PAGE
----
ANNIS, Edward Stewart Flight Lieutenant, Overseas, J12725 Mention in Despatches RCAF Personnel Awards 1939-1949
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ANNIS, F/L Edward Stewart (J12725) - Mention in Despatches - Overseas - Award effective 14 June 1945 as per London Gazette of that date and AFRO 1395/45 dated 31 August 1945. Born 25 November 1917 (birth date from newspaper obituary). Home in Owen Sound, Ontario; enlisted in Hamilton 11 July 1941 and posted to No.1 Manning Depot. To No.6 SFTS (guard duty), 8 August 1941. To No.1 ITS, 27 October 1941; graduated and promoted LAC, 19 December 1941 when returned to No.1 Manning Depot; to No.3 AOS, 2 January 1942; may have graduated 9 April 1942 but not posted to To No.2 BGS until 11 April 1942; graduated 23 May 1942 when promoted Sergeant and posted to No.1 ANS; graduated and commissioned 3 July 1942. To No.31 GRS, Charlottetown, 17 July 1942; to No.31 OTU, Debert, 28 August 1942. To \"Y\" Depot, 7 November 1942; to RAF overseas, 22 November 1942. On strength of No.3 PRC, Bournemouth, 30 November 1942 to 15 March 1943; with No.1 (C) OTU, 15 February to 23 April 1943 (32 hours on Hudsons); with No.224 Squadron, 25 April 1943 to 1 October 1944 (five hours on Blenheims, 700 hours on Liberators); with No.1674 HCU, 1 October 1944 to 24 June 1945 (including detachment to LORAN Training Unit, Northern Ireland - flew 31 hours on Oxfords and 11 hours on Wellingtons with No.1674 HCU); with No.426 Squadron, 24 June 1945 to 6 January 1946 (275 hours on Liberators); with No.437 Squadron, 6 January to 20 April 1946 (165 hours on Dakotas); on special duties with Transport Command Headquarters, 15 June 1946 to 6 June 1947; Remained in postwar RCAF, retiring 22 June 1967 with the rank of Wing Commander. Died at Wasaga Beach, Ontario, 29 January 1999. PL-48357 shows F/L R. McKee, F/L E.G.F. Vrooman and F/L E.S. Annis while crew on round-the-world North Star flight with Lester Pearson, 1950; PL-133495 is portrait taken 1961.
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LLOYD DYER WO2(AG) R100619. From Barrie, Ontario. Killed in Action Jan 14/44 age 20. #405 City of Vancouver Squadron (Ducimus), Pathfinder Force. Target - Brunswick, Germany. Please see Souaillard-J.J. for casualty list and flight detail. Warrant Officer Class II Air Gunner Annis is-buried in the Limmer British Cemetery, Hanover, Germany.
BANNISTER, Roland Flying Officer, No.434 Squadron, 176679 Distinguished Flying Cross Commonwealth Air Forces WWII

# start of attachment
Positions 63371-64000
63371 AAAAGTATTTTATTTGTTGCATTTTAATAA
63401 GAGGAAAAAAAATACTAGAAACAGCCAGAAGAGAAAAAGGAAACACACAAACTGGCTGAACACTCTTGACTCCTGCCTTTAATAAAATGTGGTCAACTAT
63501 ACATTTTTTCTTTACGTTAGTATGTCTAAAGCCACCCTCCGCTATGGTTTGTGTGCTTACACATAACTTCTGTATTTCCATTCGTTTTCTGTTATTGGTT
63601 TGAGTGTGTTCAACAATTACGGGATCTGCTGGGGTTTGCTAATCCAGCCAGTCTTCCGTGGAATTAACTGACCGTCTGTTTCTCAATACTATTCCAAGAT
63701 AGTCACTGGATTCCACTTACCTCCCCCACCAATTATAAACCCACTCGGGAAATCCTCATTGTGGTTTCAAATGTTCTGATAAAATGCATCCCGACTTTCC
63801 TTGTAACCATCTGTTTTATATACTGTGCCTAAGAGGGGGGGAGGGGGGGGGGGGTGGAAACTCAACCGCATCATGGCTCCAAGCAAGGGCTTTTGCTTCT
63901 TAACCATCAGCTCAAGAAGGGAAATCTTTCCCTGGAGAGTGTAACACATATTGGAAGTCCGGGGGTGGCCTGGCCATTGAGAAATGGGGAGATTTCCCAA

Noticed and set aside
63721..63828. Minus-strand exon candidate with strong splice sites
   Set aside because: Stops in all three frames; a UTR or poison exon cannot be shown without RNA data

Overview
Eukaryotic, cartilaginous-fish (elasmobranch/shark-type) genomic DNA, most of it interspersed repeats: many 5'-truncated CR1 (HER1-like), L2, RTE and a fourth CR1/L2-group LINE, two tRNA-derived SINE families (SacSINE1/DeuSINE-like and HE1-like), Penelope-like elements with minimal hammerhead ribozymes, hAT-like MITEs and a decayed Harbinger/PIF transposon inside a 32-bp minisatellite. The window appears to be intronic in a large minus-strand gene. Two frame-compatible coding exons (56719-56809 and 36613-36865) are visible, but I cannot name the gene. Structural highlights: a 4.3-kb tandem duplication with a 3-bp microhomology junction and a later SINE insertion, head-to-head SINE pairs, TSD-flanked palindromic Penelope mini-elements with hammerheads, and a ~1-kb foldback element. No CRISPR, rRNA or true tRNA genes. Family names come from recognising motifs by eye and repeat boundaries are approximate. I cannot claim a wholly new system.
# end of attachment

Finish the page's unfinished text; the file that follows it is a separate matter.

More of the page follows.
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BANNISTER, F/O Roland (RAF 176679) - Distinguished Flying Cross - No.434 Squadron - awarded as per London Gazette dated 13 April 1945. Born 1924 in Nelson, Lancashire; home there; enlisted 1942; commissioned 1944. No citation other than "completed operations with courage and devotion to duty." Air Ministry Bulletin 18302/AL.1007 refers. DHist file 181.009 D.3260 (RG.24 Volume 20637) has recommendation by W/C A.P. Blackburn dated 10 December 1944 when he had flown 35 sorties (180 hours 15 minutes), 19 February to 2 November 1944. Very adventurous tour. On his first sortie (Leipzig) the aircraft was coned by searchlights hit by flak and attacked by four fighters. On 12 June 1944 (Arras) the aircraft was coned, attacked by a Ju.88, and had a starboard engine set on fire.One fighter shot down; when they landed the port outer engine was on fire. Air Gunner to F/O H.J. Hawley and crew. Pilot Officer Bannister has completed a tour of operations, many sorties of which were attacks against heavily defended German targets. On several occasions when his aircraft has been attacked, his cool and skilful directions have enabled the pilot to successfully evade enemy fighters. On one occasion during an attack on Arras, the aircraft was coned by searchlights and then attacked by an enemy fighter. Although two engines were made unserviceable, Pilot Officer Bannister's accurate fire enabled him to claim one enemy aircraft destroyed and to see his own aircraft return safely to this country. He has proved himself to be a most valuable member of the squadron. The complete sortie list was as follows: 19 February 1944 - Leipzig (6,30; coned; heavy flak; aircraft damaged; attacked by four fighters. 22 February 1944 - Operational diversion (3.25, recalled) 25 February 1944 - Gardening, Kiel Bay (6.00) 2 March 1944- Meulons-les-Meureaux (5.50) 6 March 1944- Trappes (5.15) 7 March 1944- Le Mans (5.05) 27 April 1944 - Montzen (5.25) 30 April 1944 - Somain (5.00) 1 May 1944 - St. Ghislain (4.50) 7 May 1944 - Gardening (3.40) 9 May 1944 - Calais (3.25) 22 May 1944 - Sea search (2.55) 27 May 1944 - Le Clipon (4.25) 7 June 1944 - Versailles (5.15) 9 June 1944 - Pontlieue (6.25) 12 June 1944 - Arras (4.25 - coned and attacked by Ju.88; starboard engines hit and on fire. Shot down one fighter. Landed with port outer on fire. 15 June 1944 - Sterkrade (2.30, duty not carried out) 21 June 1944 - St. Leu d?Esserent (4.40) 24 June 1944 - Bonnetot (4.05) 25 June 1944 - Gorenflos (4.20) 27 June 1944 - Wizernes (4.05) 9 July 1944 - Mont Condon (4.50) 3 August 1944 - Foret de Nieppe (4.30) 15 September 1944 - Kiel (6.20) 17 September 1944 - Boulogne (3.55, hit by flak) 18 September 1944 - Domburg (3.50) 19 September 1944 - operations not specified (2.35, recalled) 20 September 1944 - Calais (3.30) 25 September 1944 - Calais (3.55) 26 September 1944 - Calais (4.00) 27 September 1944 - Duisburg (5.00) 4 October 1944 - Bergen (6.25) 14 October 1944 - Duisburg (6.10) 15 October 1944 - Wilhelmshaven (5.20) 28 October 1944 - Cologne (5.45) 30 October 1944 - Cologne (5.35) 1 November 1944 - Oberhausen (5.40, heavy flak) 2 November 1944 - Dusseldorf (5.45, heavy flak)